I spent Sunday evening trying to make plans for Monday, which proved more difficult than I expected; apparently everything, from attractions to restaurants and more, are closed on Mondays in Lisbon! I had a whole list of restaurants I wanted to try, of sights I wanted to see, and I kept coming across closed hours—so frustrating.
Eventually, I got my day sorted and decided to jump on the tram out of central Lisbon to check out Belém, an area just west of downtown Lisbon with amazing views of the water and the city. Plus, it’s the home of Pasteis de Belém, known not only as the best pasteis out there, but the original home of them, too. I took mine to go, but not before wandering the space: counter service with a line around the block, a sprawling cafe area complete with patio, and a glass-walled kitchen where you can watch the magic happen.
With pasteis in hand, I walked towards Jerónimos Monastery, a church and monastery with origins dating back to 1495. Closed on Monday (of course!), all I could do was take in the gothic details and sheer size of the massive buildings. From there, I walked along the water to a few more monuments in the area (including Padrão dos Descobrimentos, built for all the journeys of discovery that originated from Portugal) and settled in a local spot for a late lunch of prawns and chips while I let the rain that had moved in pass by. Just down the way from there, I found the Torre de Belém, an outlook and security post build in 1519. Also closed on Mondays, all I could do was check it out from all angles and picture a Game of Thrones scene unfolding inside.
Since I couldn’t go into any of the UNESCO World Heritage Sites (ugh), I made my way back to Lisbon and decided to join the throngs of tourists waiting for a ride on Tram 28. Lisbon has a pretty decent public transit system, including a metro, buses and several tram lines. Tram 28, however, has become a go-to for visitors, as it winds its way through narrow streets of downtown Lisbon and uphill to some of the city’s best look-out spots. I had to wait about an hour (!) to get on, but with no real agenda for my day, I was fine to give over that much time to the adventure of it all. It paid off when I got a window seat to enjoy as the shops, restaurants and pedestrians zipped by.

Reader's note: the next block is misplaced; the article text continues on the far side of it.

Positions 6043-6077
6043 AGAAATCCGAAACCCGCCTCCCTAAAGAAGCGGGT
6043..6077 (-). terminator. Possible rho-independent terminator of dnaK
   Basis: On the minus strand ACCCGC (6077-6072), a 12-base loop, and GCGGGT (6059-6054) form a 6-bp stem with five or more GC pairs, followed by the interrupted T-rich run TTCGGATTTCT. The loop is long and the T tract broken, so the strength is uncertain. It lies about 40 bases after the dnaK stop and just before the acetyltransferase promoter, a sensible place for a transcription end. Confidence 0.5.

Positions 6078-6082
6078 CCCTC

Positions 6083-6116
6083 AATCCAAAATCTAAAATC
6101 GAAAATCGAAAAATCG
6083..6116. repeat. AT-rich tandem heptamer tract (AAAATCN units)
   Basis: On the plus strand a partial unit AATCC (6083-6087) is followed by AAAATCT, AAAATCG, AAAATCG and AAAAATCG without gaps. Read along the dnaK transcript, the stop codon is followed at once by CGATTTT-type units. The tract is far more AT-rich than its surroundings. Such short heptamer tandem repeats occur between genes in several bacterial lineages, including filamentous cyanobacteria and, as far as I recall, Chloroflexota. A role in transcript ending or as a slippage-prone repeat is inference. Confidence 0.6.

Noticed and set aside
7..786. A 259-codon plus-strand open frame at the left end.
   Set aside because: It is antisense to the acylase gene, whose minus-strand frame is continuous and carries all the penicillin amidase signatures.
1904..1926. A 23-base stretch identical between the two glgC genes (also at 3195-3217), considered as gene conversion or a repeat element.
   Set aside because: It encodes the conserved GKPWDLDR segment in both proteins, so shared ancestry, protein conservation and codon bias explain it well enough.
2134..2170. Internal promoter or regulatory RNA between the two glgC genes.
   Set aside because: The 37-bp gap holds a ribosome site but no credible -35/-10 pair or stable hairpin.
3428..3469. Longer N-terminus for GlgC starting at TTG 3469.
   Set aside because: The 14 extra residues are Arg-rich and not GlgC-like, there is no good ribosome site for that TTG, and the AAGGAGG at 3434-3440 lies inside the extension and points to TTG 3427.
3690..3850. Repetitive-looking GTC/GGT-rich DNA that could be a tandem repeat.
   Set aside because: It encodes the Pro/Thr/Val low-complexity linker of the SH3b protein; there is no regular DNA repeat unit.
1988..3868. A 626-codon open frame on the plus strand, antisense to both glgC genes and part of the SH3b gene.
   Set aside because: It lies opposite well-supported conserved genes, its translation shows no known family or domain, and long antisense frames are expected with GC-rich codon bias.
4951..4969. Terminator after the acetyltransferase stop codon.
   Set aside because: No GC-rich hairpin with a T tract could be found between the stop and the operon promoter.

I got off the tram at Miradouro das Portas do Sol, a look out with some of the most breathtaking views of the city. One thing I’d read before I got there was that Lisbon is dotted with these “miradouros” (per Google translate, “gazebos” but really, look-outs or photo spots), and that it’d never be a bad idea to stop when you see one. This, my friends, is true. From Portas do Sol, one can see the sprawling rooftops of a city built centuries ago, with castles and cathedrals looking down on it all. The tram had brought me to the top of the Alfama district, a winding, cozy neighborhood east of the city center known as the birthplace of fado, Portugal’s signature musical style. The narrow, curving streets are lined with restaurants that look like nothing more than holes in the wall, until you enter and the space fans out into a dining room and a small stage where the fado musicians perform. I was in the neighborhood a bit too early for the evening’s performances, so instead I grabbed a table at a cafe on the plaza and wrote out a few postcards while I watched the city settle into a lovely spring evening.
Every time someone heard I was going to Lisbon, their first suggestion was to be sure to leave that city and head out to Sintra, a town just northwest on the edge of a national park. So of course, I found a way to fit that day trip into my plans, heading out on an early-ish train first thing Tuesday morning; as if built for tourists (maybe it was!), there’s a train that starts in Lisbon and ends in Sintra, just 45 minutes from point to point.
The town of Sintra is small but welcoming; locals seem to have embraced the fact that they’re a go to, and have put in place all kinds of services to capitalize on the business, from taxi services to public bus services, restaurants and shops. I didn’t spend much time in town, as I was set on getting to the real attractions of the area: the castles and palaces! The proximity to the ocean, the protection of the mountains and the generally lush surroundings made the area perfect for royal retreats, military defenses and more. On my day trip out, I hit the two main spots: the Castelo dos Mouros (Castle of the Moors) and Pena Palace, each accessible via the public bus loop that picks tourists up from the train station and shuttles them from one site to the next.